| || |The Berean Expositor
Volume 8 - Page 114 of 141 Index | Zoom | |
of Khuenaten, which linked him with the old dynasty, and gave his eldest Son,
Rameses II, greater chances of being respected and honoured than he himself could
expect to be. This marriage also, in the person of Rameses II, succeeded in uniting the
claims of the two great rival houses. Rameses was only ten or twelve years of age when
he joined his father on the throne, and the sculpture and inscriptions constantly represent
him as sharing the administration of the affairs of state. The great historical monument at
Abydos records the induction of the young prince; "I was solemnly inducted as the eldest
son unto the dignity of heir to the throne on the chair of the earth god Set".
Rameses II was the father of 3 sons and 51 daughters, he married many wives, some
of them being near relatives. Rameses II is famous as a great builder, and the demand
that his buildings made for labour, together with the need for constructing defensive
works, caused great pressure to be put upon captives and aliens who laboured in the
making of brick, and the building of cities. When we understand the details of Egyptian
architecture, the great demand for bricks becomes understandable. Had the buildings and
cities been built upon the ground, the next overflow of the Nile would have destroyed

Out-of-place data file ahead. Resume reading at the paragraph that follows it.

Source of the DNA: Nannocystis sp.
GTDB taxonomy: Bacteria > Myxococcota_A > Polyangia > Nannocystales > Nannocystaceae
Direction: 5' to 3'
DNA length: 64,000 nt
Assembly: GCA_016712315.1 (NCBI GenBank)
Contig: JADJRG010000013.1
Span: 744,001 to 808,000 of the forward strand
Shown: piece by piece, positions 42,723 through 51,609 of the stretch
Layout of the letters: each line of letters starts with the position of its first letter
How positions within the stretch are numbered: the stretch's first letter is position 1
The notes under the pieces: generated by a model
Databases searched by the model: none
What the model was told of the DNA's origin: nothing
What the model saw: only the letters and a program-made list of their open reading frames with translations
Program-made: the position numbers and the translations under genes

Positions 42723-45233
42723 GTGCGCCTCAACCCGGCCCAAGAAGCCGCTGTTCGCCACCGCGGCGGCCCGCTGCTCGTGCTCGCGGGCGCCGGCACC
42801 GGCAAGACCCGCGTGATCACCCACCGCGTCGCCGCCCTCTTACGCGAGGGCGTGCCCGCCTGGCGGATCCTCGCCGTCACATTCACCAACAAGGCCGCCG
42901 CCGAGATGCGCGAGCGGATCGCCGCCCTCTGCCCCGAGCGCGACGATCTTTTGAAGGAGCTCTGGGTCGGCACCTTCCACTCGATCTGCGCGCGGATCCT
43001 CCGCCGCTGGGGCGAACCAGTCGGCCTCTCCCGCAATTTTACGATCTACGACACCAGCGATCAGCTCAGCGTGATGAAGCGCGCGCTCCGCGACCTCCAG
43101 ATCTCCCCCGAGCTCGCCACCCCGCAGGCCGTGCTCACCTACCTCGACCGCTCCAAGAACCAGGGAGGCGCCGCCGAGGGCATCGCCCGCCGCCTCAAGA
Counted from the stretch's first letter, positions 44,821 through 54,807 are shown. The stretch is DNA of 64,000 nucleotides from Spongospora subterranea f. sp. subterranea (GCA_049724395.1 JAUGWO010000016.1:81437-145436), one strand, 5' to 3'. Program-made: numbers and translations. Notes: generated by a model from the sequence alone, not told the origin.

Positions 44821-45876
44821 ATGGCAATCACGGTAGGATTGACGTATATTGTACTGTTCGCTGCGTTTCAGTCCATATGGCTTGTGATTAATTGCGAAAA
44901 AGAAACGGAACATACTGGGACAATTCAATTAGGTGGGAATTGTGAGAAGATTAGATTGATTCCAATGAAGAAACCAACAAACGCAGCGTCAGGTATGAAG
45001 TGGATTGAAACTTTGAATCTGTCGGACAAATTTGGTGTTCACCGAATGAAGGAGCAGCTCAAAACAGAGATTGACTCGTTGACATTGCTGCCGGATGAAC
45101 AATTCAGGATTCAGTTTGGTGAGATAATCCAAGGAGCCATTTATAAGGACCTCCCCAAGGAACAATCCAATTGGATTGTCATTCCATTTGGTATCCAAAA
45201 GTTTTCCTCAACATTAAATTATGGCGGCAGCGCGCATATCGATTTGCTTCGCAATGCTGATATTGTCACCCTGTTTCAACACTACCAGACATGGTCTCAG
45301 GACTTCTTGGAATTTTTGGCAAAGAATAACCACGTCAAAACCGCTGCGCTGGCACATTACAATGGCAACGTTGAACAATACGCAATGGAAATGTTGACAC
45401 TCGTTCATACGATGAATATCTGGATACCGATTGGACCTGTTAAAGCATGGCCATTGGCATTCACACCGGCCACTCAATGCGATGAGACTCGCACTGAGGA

them; the yearly inundation made it necessary that the buildings should be erected upon
raised foundations of brickwork. The bricks were of two sorts; those made of alluvial
mud of the Nile, and those of the firmer clay. The Israelites labouring in Goshen were
limited to the Nile mud, and "straw" was absolutely essential to make this into bricks.
Several monuments of Rameses the Great may be seen in this gallery, the gigantic
proportions of them indicating a very high pitch of engineering skill on the part of those
who conceived, executed, and erected them.
Israel's exodus from Egypt makes Egyptian archaeology from that point less
interesting, but before we consider the memorials of the Assyrians, we must give one
more monument our careful attention.
The Egyptian Gallery. The Rosetta Stone.
A key is not to be valued by the amount of metal that enters into its composition, but
rather by the access that it gives to the possessor of it.
The Rosetta Stone contains an inscription concerning the birthday celebrations of
Ptolemy, and of itself possesses an interest that is neither startling nor of immeasurable
value, but when we realize that this stone provided the key to unlock the Egyptian
hieroglyphic inscriptions, and makes them speak again after millenniums of silence, then
its value will become apparent.
The Rosetta Stone is an irregularly shaped slab of black basalt. Some of the lines of
the inscription are lost. The inscription is in two languages, Egyptian and Greek: the
writing of the Egyptian, however, is in two different sets of characters; the first is in the